If you’re newly self-employed:

If you’re within 12 months of starting your business, you may be eligible for a start up period of up to 12 months.

During your start up period your monthly earnings are used to work out your Universal Credit and the Minimum Income Floor doesn’t apply. You’ll also receive support from a work coach who’s trained to work with the self-employed.

You’ll need to attend quarterly appointments with your Work Coach, providing evidence to show that you’re still gainfully self-employed and actively taking steps to build your business.

You’re only entitled to one start up period, unless it has been more than 5 years since your previous one, and you’ve started a completely different type of self-employment.

 

Reporting changes in your circumstances:

You’ll need to report any change in circumstances, for example if you:

  • close your business
  • start a different kind of business
  • take a permanent job
  • are no longer able to work

Depending on the change, your gainful self-employment may need to be reassessed.

COVID – Time to Pay Service: Support for businesses paying tax:  If you cannot pay because of coronavirus (COVID-19)

You may be able to pay your Self Assessment tax in monthly instalments. This includes any delayed (deferred) ‘payments on account’ that were due in July 2020, if you did not pay them at the time.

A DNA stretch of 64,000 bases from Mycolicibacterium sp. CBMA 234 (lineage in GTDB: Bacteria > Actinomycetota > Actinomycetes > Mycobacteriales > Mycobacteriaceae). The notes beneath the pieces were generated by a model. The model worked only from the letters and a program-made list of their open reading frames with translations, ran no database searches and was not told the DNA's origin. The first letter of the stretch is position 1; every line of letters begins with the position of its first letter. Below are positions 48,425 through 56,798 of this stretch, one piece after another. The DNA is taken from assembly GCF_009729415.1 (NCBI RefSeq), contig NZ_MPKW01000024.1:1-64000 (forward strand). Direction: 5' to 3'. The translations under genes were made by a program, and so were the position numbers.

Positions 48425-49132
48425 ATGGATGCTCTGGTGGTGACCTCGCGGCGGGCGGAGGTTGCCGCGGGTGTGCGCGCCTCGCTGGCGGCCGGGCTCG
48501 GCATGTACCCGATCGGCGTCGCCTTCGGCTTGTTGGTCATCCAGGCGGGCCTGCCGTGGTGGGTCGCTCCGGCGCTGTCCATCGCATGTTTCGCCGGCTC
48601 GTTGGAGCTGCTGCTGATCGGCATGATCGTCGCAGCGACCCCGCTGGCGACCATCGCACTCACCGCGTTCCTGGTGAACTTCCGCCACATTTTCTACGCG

If you’re getting or planning to apply for Bereavement Support Payment, Maternity Allowance or Employment and Support Allowance, contact HMRC before applying to pay your tax bill in instalments. Your benefits payments might be affected if you change how you pay your Self Assessment.

Contact the HMRC coronavirus (COVID-19) helpline if you cannot pay any other tax bills because of coronavirus.

If you’re self-employed

If your business has been affected by coronavirus (COVID-19), you may be able to claim a grant through the Self-Employment Income Support Scheme.

If you cannot pay your Self Assessment tax bill

You can set up a payment plan online to spread the cost of your latest Self Assessment bill if:

  • you owe £30,000 or less
  • you do not have any other payment plans or debts with HMRC
  • your tax returns are up to date
  • it’s less than 60 days after the payment deadline

You do not need to contact HMRC if you set up a payment plan.

Call the Self Assessment helpline if you’re not eligible for a payment plan or cannot use the online service.

Self Assessment Payment Helpline

Telephone: 0300 200 3822
Monday to Friday, 8am to 6pm (closed on bank holidays)
Find out about call charges

If you cannot pay other taxes

You might be able to set up a Time to Pay Arrangement with HMRC if you’re unable to pay any other taxes in full. This lets you spread the cost of your tax bill by paying what you owe in instalments.

How you do this depends on whether you’ve received a payment demand.

If you’ve received a payment demand, like a tax bill or a letter threatening you with legal action, call the HMRC office that sent you the letter.

If you’ve not received a bill or letter, call the Payment Support Service (PSS).

Payment Support Service
Telephone: 0300 200 3835
Monday to Friday, 8am to 6pm (closed on bank holidays)
Find out about call charges

Nominated partners in business partnerships can negotiate a Time to Pay Arrangement with HMRC on behalf of the partnership or individual partners.

Accountancy and Tax News and Updates